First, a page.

So, what do we do?

          First, we must examine ourselves.  That’s the admonition Jesus meant when he said, pluck the log out of your own eye before getting all hot and bothered about the one itty bitty thing your fellow Christian is doing wrong.  Look long and hard enough at other people, and you will find something to find fault with.  This is not at all surprising considering the fact that we won’t be perfect in this life.

          But first examine yourself.  Invite the Holy Spirit to bring conviction of sin.  This is not how to do it.  “Hi God, please examine my heart, see if there is any offensive way in me (Psalm 139).  Okay, you’re done, good.  Thanks, Amen.”

          Meditate on God’s law.  Pray, pray earnestly, then listen to the Holy Spirit of conviction, not the evil spirit of guilt.  Can you discern the difference?  Sometimes it is hard.  Conviction says, “Hey, smarten up, you know better, now get to it.”  Guilt says, “Hey you loser, you’re a horrible Christian.  Do you think Christ really wants you?  You might as well go ahead and do it again, for all the difference it makes.”

          So, invite the searching of the Holy Spirit, confess, give thanks that you’re forever right with God through Jesus Christ, then, repent, resolve to avoid that sin in the future, but focus only on the present.

          Then, having done that, confess your sins to another person.  Let them know how you’re doing.  Find someone you can trust with this sort of information.  That might take a while.  You can feel free to call me.  I’m not perfect, and I might let some things slip, but I can hold confidences.  God has blessed me with a bad memory in some things, so that when I see people who’ve told me some of the evil they’ve done, I don’t dwell on it, I forget it, and I tend to look at them with an eye for their potential.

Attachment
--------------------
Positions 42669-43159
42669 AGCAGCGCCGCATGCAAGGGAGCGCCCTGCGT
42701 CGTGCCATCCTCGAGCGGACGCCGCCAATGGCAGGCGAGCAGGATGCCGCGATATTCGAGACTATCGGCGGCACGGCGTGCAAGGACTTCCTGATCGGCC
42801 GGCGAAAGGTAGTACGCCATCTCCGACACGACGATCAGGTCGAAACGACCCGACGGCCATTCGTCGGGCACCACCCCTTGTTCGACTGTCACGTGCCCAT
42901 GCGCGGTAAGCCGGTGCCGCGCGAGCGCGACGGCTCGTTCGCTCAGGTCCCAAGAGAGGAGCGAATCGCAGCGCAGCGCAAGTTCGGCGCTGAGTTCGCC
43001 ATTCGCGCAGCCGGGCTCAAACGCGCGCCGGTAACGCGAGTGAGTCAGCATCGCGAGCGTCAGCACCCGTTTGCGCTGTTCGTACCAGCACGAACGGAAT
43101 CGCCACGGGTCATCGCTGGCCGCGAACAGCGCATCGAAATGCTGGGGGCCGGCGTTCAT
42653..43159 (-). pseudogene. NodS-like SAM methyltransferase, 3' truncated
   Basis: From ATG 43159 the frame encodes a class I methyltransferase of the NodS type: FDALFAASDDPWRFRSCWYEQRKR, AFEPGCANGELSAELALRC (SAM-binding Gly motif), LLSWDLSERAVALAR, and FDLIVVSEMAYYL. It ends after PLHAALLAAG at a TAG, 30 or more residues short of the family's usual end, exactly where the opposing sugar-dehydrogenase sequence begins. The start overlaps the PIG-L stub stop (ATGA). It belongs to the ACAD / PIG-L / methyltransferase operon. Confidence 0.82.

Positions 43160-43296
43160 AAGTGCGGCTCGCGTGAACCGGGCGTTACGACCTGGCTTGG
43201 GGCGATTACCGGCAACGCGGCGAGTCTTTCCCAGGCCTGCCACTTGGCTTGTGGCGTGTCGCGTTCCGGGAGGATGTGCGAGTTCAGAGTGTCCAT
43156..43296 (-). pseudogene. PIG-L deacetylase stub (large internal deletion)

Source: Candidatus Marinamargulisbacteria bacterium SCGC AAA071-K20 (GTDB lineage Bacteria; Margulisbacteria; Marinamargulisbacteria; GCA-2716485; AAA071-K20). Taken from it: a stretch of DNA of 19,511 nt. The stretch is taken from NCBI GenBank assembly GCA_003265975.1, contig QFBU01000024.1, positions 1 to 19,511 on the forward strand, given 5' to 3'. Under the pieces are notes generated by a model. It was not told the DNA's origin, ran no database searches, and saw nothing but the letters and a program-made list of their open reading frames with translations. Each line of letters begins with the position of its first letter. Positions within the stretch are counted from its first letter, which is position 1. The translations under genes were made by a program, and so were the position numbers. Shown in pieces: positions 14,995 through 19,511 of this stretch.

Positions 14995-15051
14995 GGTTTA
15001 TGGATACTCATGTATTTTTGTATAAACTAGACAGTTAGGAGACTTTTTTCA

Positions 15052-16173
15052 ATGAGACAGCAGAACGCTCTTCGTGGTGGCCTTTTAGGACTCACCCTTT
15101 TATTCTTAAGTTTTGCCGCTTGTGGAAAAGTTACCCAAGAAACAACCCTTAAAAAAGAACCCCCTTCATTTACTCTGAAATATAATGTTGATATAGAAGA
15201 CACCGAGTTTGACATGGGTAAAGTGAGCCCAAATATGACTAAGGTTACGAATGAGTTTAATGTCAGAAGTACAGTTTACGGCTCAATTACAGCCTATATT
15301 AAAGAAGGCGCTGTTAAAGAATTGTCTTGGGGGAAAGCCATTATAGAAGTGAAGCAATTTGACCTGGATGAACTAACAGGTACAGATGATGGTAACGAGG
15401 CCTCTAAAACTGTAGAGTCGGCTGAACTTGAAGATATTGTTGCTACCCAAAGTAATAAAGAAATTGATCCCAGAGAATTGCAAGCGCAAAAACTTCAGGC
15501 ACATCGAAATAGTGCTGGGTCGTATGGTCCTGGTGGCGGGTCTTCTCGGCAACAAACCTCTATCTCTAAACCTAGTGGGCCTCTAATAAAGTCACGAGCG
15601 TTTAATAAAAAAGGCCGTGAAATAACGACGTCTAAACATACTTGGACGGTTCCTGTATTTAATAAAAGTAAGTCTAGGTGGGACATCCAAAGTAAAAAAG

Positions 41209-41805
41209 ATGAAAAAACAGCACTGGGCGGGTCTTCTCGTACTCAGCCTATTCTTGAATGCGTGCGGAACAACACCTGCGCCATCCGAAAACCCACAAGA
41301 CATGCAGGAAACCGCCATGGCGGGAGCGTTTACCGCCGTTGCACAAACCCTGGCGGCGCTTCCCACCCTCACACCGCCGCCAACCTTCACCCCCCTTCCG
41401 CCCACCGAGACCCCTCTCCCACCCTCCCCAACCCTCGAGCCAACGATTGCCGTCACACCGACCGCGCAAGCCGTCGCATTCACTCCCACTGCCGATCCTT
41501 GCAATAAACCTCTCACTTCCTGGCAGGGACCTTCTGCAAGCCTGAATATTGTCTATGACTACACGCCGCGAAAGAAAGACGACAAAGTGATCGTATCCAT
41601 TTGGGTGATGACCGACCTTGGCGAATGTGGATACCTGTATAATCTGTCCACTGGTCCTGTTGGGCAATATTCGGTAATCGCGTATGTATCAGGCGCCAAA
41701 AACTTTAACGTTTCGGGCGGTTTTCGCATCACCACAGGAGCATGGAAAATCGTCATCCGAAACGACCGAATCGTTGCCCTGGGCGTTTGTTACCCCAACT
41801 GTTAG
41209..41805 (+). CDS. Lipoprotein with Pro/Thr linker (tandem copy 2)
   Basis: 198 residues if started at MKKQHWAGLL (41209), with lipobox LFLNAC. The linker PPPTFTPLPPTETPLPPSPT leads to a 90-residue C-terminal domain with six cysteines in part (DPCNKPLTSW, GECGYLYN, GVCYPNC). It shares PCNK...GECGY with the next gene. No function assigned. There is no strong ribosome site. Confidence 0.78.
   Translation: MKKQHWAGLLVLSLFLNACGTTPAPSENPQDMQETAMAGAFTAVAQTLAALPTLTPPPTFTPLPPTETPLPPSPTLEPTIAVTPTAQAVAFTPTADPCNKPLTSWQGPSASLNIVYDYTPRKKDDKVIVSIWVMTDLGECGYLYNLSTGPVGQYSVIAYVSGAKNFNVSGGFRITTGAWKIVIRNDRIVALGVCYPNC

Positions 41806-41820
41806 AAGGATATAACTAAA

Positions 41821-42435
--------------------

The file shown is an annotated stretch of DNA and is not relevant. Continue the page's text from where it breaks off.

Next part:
Then look at your fellow Christians.  Examine their lives.  Consider their actions from all kinds of angles.  Then talk to them about it.  Sometimes we do things out of ignorance.  Sometimes we wilfully disobey, but we need to be called on it.  So, having looked at their lives, see if their actions show that they are plugged into the vine. 

          The catechism says that it is impossible for those who are in Christ not to produce fruits of gratitude.

          Now, lets unpack that for a bit.

          It is impossible.  This carries with it the theme of Psalm 1.  Psalm 1 describes the righteous.  And as you’re going through the Psalm, when you expect to be told what kinds of things the righteous people do, you find something else.  You discover that the reason why the righteous are righteous is because they are planted by streams of living water.  They bear their fruit in season.  They meditate on the law, the torah, the Bible. 

          So, we produce fruit because we’re connected to the vine.  If we’re really connected to the vine, it should show by what we do.  We will want to dig into God’s Word, every chance we get.  That’s why you’re here, isn’t it?  That’s why you listen to sermons during the week.  That’s why you read devotional books that help you understand yourself in light of scriptures.  That’s why you don’t have just one translation of the Bible, that’s why you read a study Bible.  It is because you love this book!   You see so much value in it, you can’t get enough of it.  Because it points you to your greatest joy, God Himself!